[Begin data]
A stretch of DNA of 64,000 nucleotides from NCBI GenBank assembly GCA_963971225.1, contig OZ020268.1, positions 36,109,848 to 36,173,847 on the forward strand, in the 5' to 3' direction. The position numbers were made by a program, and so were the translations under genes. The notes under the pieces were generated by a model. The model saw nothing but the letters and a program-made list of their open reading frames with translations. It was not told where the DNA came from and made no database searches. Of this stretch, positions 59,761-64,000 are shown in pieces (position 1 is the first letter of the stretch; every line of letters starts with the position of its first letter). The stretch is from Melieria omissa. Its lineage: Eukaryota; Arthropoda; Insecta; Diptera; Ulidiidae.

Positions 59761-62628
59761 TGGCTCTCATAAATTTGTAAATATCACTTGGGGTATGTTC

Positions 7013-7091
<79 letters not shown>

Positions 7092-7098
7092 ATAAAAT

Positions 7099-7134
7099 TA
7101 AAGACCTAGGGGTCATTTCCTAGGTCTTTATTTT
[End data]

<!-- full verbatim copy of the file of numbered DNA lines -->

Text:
A stretch of DNA of 64,000 nucleotides from NCBI GenBank assembly GCA_963971225.1, contig OZ020268.1, positions 36,109,848 to 36,173,847 on the forward strand, in the 5' to 3' direction. The position numbers were made by a program, and so were the translations under genes. The notes under the pieces were generated by a model. The model saw nothing but the letters and a program-made list of their open reading frames with translations. It was not told where the DNA came from and made no database searches. Of this stretch, positions 59,761-64,000 are shown in pieces (position 1 is the first letter of the stretch; every line of letters starts with the position of its first letter). The stretch is from Melieria omissa. Its lineage: Eukaryota; Arthropoda; Insecta; Diptera; Ulidiidae.

Positions 59761-62628
59761 TGGCTCTCATAAATTTGTAAATATCACTTGGGGTATGTTC

Positions 7013-7091
<79 letters not shown>

Positions 7092-7098
7092 ATAAAAT

Positions 7099-7134
7099 TA
7101 AAGACCTAGGGGTCATTTCCTAGGTCTTTATTTT